Cardiac transplantation has emerged as a valuable therapy for various end-stage cardiac disorders. Cardiac allograft vasculopathy (CAV), an unusually accelerated and diffuse form of obliterative coronary arteriosclerosis, determines long-term function of the transplanted heart. Cardiac allograft vasculopathy is a complicated interplay between immunologic and nonimmunologic factors resulting in repetitive vascular injury and a localized sustained inflammatory response. Dyslipidemia, oxidant stress, immunosuppressive drugs, and viral infection appear to be important contributors to disease development. Endothelial dysfunction is an early feature of CAV and progresses over time after transplantation. Early identification of CAV is essential if long-term prognosis is to be improved. Annual coronary angiography is performed for diagnostic and surveillance purposes. Intravascular ultrasound is a more sensitive diagnostic tool for early disease stages and has revealed that progressive luminal narrowing in CAV is in part due to negative vascular remodeling. Because of the diffuse nature of CAV, percutaneous and surgical revascularization procedures have a limited role. Prevention of CAV progression is a primary therapeutic goal.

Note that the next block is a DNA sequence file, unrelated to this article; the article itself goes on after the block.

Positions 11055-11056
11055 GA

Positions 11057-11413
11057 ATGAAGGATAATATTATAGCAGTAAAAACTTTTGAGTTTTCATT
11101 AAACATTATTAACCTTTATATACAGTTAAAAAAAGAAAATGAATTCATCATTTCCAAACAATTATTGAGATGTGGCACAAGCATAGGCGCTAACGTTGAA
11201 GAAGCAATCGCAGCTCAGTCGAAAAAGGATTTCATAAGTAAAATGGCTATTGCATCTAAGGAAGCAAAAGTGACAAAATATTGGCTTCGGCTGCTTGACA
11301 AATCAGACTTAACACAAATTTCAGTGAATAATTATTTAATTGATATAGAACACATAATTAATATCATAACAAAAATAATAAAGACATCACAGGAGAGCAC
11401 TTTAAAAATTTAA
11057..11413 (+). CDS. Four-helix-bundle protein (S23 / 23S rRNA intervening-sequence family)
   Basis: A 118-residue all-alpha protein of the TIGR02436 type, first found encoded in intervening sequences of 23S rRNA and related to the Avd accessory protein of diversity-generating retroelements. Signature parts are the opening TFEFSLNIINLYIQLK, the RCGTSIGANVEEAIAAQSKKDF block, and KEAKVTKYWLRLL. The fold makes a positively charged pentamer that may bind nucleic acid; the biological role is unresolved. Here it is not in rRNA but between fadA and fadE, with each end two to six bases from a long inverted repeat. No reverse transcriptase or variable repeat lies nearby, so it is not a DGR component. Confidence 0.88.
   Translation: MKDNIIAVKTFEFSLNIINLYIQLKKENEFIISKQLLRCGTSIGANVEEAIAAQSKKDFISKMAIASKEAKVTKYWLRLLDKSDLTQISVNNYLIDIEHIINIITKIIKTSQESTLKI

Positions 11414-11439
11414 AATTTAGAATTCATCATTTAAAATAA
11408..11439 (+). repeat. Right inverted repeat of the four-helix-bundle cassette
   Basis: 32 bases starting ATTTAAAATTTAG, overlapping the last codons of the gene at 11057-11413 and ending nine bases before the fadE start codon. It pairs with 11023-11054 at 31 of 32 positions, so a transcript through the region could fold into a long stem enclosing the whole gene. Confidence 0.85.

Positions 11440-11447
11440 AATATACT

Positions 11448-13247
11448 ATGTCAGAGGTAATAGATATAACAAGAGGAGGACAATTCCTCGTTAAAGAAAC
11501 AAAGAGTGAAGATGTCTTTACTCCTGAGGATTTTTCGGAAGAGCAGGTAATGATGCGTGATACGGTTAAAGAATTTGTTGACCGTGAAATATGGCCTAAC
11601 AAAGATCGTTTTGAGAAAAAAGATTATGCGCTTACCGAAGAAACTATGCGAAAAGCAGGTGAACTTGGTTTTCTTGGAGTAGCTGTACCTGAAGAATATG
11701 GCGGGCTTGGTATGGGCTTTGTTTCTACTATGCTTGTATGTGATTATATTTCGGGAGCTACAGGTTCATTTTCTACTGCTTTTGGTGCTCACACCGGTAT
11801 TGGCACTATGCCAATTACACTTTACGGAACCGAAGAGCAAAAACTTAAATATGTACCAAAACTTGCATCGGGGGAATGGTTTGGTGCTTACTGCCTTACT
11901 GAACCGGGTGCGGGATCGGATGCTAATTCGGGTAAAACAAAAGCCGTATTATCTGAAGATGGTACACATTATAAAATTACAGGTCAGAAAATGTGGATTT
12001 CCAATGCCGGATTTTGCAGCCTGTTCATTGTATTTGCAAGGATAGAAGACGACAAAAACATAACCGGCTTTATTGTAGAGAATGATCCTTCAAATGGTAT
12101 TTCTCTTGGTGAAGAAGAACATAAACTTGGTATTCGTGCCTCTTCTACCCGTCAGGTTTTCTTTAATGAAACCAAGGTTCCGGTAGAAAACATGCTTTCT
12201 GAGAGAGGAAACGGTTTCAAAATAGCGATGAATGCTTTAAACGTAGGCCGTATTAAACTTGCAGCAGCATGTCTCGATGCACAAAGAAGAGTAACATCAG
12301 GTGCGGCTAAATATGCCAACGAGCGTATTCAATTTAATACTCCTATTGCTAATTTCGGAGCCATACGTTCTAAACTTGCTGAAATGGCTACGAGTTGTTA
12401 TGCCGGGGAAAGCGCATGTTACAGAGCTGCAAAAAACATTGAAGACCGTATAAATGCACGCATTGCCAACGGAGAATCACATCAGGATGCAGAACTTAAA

Cardiovascular Division, Brigham and Women’s Hospital, Harvard Medical School, Boston, Massachusetts, USA.
Correspondence to James C. Fang, MD, Cardiovascular Division, Brigham and Women’s Hospital, 75 Francis Street, Boston, MA 02115, USA; e-mail:email@example.com